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Controversial mixed-use development project in Broad Ripple withdrawn

INDIANAPOLIS, Ind. – It’s hard not to notice all the development happening now in Broad Ripple. Did you know more than $100 million worth of projects are currently under construction? But one controversial project has been withdrawn as of this week. The proposed mixed-use space was set to be located north of 62nd Street between College and Carrollton avenues.

For the past 50 years, Robert Lucas’s dentist office has been located at 6211 North College Avenue.

“I started here August 4, 1969 and I’ve been here the entire time,” said Lucas.

Lucas decided it was time to retire in October. That’s after he found out about the major development project. Since then, he's been busy packing up boxes, until this week, when he learned that plans were at a halt.

“I just got a notice (Thursday) that they withdrew the sale. There are eight buildings involved, I’m just one of the eight. So, there are other shockers,” said Lucas.

Now, he’s left wondering, what’s next? Lucas’s office will now sit empty.

“I didn’t sell it to anybody because I didn’t feel I had to."

Photo provided by Broad Ripple Village Association

The project included 160 apartments with office and retail space, along with two stories of parking.

“The two sides were just too far apart to make the project viable,” said Colleen Fanning, the Executive Director of Broad Ripple Village Association.

The project was withdrawn after two presentations in front of the Land Use & Development Committee (LUD). That means, it will no longer be on this month’s LUD agenda for this reason

Fanning added that neighbors in the area were strongly against the height of the building and changing the use of an alley.

“There was some strong opposition to those factors of the project and the developer was very responsive to that. But at the end of the day I just think it wasn’t quite the right project for the parcel,” said Fanning.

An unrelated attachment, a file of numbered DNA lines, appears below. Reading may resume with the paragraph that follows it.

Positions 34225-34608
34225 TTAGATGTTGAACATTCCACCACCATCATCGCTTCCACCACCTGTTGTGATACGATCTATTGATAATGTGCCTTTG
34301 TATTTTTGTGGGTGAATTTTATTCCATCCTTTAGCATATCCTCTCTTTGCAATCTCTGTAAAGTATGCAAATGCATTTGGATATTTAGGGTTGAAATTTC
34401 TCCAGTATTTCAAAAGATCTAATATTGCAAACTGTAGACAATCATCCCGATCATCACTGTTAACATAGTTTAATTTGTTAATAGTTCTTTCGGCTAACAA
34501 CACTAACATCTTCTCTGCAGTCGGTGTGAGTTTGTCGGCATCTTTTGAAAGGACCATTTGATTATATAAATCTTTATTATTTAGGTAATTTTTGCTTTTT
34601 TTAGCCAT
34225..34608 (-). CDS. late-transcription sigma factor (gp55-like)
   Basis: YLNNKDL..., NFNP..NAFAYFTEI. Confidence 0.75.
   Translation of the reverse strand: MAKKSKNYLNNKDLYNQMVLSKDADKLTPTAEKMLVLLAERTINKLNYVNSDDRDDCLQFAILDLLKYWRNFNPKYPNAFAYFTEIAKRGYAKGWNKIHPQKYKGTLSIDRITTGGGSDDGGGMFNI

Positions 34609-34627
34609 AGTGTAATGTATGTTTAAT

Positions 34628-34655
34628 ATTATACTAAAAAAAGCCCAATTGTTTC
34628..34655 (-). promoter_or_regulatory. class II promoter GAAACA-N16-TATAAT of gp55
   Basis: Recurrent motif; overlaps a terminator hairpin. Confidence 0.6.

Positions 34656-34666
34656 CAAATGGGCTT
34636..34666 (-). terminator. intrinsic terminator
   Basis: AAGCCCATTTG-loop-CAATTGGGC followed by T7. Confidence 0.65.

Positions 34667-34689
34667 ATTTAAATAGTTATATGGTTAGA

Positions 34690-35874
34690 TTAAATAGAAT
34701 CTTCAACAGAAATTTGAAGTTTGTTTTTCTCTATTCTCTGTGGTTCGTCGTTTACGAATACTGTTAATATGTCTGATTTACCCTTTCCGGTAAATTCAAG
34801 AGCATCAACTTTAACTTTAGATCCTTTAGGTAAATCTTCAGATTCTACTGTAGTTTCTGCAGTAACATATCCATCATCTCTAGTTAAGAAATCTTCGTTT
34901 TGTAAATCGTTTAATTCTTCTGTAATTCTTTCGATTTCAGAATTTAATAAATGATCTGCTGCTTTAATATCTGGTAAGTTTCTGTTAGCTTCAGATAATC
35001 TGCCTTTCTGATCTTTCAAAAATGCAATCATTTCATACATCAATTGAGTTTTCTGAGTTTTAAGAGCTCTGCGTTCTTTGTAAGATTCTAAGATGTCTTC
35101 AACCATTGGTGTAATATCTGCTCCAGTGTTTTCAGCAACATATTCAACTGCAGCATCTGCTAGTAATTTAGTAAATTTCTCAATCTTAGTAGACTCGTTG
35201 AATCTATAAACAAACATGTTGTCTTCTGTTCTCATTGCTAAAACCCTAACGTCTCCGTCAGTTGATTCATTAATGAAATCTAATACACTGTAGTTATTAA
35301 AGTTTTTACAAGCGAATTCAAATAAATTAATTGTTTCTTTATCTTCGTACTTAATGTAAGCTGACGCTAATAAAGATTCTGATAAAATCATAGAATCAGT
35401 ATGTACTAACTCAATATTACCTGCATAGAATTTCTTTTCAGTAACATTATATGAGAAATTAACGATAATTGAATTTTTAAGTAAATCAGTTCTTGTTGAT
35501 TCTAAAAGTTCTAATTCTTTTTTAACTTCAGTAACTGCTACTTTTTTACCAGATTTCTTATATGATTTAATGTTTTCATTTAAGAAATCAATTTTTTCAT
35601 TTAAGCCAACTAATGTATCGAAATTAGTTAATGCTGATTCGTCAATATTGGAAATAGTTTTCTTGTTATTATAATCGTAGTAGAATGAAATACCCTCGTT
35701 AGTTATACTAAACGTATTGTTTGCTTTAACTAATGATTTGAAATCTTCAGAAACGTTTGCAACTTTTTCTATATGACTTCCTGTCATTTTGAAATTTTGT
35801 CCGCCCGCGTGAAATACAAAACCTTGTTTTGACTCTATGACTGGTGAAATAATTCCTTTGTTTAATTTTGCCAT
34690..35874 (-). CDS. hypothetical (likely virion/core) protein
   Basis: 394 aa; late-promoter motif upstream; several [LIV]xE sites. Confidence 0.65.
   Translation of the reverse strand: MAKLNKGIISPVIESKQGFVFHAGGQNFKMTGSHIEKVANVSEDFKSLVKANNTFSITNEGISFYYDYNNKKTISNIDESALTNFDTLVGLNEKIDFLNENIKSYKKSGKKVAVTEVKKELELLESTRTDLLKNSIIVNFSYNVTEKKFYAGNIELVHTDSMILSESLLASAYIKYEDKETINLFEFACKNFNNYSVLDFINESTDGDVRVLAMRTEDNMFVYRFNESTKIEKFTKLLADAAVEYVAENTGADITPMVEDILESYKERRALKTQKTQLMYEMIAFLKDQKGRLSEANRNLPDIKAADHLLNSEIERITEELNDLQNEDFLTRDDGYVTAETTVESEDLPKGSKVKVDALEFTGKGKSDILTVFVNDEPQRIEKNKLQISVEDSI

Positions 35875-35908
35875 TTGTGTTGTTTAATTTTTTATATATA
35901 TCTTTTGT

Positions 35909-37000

“We’re trying to add density along college corridor, especially transit oriented and mixed-use development. It seemed like an appropriate use for the College side, but I think the Carrollton Avenue side is where we really struggled,” said Fanning.

As Broad Ripple adds more businesses, housing and the IndyGo Red Line, Fanning says it’s important to find the perfect addition to the village.

“I can’t imagine it will stay undeveloped. I imagine we will see more projects because it’s so many parcels linked together. It’s more complicated than many of these deals, so it might take a while, but as we’ve seen I can’t imagine it will stay undeveloped for too long.”

As Lucas continues to move out, his only hope is for new development options to move in.

“I hope they renegotiate with somebody and make the project work on a smaller scale,” said Lucas.

The Broad Ripple Village Association encourages the community to come out to the Land Use and Development Committee meetings to hear about proposed developments. The meetings happen the fourth Tuesday of the month at 6 p.m. at Northminster Presbyterian Church.

The agendas are always posted about a week in advance online at BroadRippleIndy.org.

You can also attend the Broad Ripple Village Association meetings monthly as well as two major public meetings in April and October that is encouraged for Broad Ripple residents.

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